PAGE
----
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Samantha's Journal
Samantha's Journal
July 17, 2017

We keep hearing about Trump needing to hold his base -- but how big is his base?


Trump received the votes of just 26 percent of the voter eligible population, and Clinton received 26 percent as well. A whopping 48 percent voted for neither.

It appears to me Trump can hold onto every single voter who supported him in the 2016 election and still get his posterior kicked by the right opponent. I use those last two words because I am sure we all as individuals have our own idea just who that opponent should be. Not wanting to distract from the essence of this thread by generating heated discussions over who should take him on, I ask you to just reflect on the fact that it appears a myriad of contenders could throw him onto the mat with ease....

And just that thought will help me sleep better at night.


chart from https://mises.org/blog/26-percent-eligible-voters-voted-trump
July 9, 2017

Is it as easy as 1-2-3 to facilitate the Russians penetrating US voter registration rolls?

or are these three subjects simply coincidences....

Watch your step.

Step one: on the subject of Russia attempting to access voter information rolls in the summer and fall of 2016

In Illinois, investigators found evidence that cyber intruders tried to delete or alter voter data. The hackers accessed software designed to be used by poll workers on Election Day, and in at least one state accessed a campaign finance database. Details of the wave of attacks, in the summer and fall of 2016, were provided by three people with direct knowledge of the U.S. investigation into the matter. In all, the Russian hackers hit systems in a total of 39 states, one of them said.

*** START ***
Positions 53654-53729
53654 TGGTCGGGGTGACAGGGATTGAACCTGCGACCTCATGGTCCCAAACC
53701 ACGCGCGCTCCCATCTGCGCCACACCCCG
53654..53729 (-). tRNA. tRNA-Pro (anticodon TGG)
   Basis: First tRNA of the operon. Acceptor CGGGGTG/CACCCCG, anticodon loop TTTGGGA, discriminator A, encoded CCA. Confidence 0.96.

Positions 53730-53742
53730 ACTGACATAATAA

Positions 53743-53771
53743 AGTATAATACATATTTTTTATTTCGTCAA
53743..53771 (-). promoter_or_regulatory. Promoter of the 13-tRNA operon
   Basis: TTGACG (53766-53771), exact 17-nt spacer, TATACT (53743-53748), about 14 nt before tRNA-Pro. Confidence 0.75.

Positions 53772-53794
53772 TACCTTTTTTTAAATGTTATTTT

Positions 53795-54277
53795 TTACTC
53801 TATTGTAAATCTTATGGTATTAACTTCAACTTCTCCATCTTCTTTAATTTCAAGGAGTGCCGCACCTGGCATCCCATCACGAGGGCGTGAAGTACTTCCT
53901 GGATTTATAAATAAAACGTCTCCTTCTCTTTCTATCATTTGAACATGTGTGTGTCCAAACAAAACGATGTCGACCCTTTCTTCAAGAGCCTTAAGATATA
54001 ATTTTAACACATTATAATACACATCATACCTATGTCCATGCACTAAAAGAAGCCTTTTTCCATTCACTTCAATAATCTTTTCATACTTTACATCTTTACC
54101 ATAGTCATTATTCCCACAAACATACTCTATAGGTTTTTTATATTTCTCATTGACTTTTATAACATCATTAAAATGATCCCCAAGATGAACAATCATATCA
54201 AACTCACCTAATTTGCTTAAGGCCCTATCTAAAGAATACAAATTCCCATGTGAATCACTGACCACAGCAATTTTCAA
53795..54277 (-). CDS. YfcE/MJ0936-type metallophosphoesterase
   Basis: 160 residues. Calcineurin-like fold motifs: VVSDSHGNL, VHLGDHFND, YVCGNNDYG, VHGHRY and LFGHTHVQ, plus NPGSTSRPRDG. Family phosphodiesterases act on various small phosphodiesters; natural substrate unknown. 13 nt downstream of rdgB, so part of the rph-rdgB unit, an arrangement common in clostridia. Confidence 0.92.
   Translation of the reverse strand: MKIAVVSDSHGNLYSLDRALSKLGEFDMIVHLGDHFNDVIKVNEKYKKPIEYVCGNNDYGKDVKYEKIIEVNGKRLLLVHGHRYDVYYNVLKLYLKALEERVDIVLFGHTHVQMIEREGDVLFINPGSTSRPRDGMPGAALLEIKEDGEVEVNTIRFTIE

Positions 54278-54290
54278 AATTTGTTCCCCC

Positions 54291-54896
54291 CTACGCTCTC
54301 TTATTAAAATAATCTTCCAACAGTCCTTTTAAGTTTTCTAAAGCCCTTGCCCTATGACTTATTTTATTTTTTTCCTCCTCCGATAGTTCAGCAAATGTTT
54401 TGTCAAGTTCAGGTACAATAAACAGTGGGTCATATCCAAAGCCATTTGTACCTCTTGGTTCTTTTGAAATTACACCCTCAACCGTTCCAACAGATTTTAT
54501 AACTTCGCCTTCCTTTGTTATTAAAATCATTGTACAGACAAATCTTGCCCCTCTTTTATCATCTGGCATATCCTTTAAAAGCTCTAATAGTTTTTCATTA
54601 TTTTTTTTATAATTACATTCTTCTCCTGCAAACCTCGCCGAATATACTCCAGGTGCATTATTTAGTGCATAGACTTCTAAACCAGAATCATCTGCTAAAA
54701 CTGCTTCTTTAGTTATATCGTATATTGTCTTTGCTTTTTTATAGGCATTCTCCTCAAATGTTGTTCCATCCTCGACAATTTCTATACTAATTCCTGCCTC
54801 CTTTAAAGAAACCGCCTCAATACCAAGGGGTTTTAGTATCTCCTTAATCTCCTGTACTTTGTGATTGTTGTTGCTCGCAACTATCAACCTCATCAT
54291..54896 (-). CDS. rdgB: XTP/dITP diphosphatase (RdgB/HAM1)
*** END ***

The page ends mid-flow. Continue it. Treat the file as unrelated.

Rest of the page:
Since the hackers did not get all they wanted, perhaps they took a look at the next step.

Step two: perhaps a surreptitious collaboration can, under cover of a joint cooperation, supposedly be formed to allow those who hack to "work" with those who are unknowingly the target of the attacks.

"The establishment of a working group as reported by Foreign Minister Sergey Lavrov to study how to curb cyber interference in elections in which the Russians would play any role, would be akin to inviting the North Koreans to participate in a commission on nonproliferation," Schiff said in a statement Friday. "It tacitly adopts the fiction that the Russians are a constructive partner on the subject instead of the worst actor on the world stage."

Lavrov's proposal comes amid a new CNN report that cites US intelligence officials who say Russian spies, emboldened by the tepid response to their hacking activities from President Donald Trump and the Obama administration, were increasing their efforts to collect intelligence in America.


If publicity snuffs this asinine proposal for the Russians to get what they want, go directly to Step 3.

Step three: If at first one does not completely succeed try a different route:

The Presidential Advisory Commission on Election Integrity's vice chairman, Kansas Secretary of State Kris Kobach, sent a letter to each state Wednesday asking a series of questions soliciting feedback about election administration, voter fraud and the integrity of the process. CNN obtained a copy of the letter sent to Maine's secretary of state.

Kobach also requested that each state provide "publicly available voter roll data" as allowed under each state's laws, which could include full names of registered voters, dates of birth, party registration, last four digits of Social Security numbers and voting history. (bold emphasis added)


Are these series of events simply coincidences or might the voter registration rolls from the states ultimately end up where one might least expect them, unless of course that is in the hands of hackers.

Think about it.


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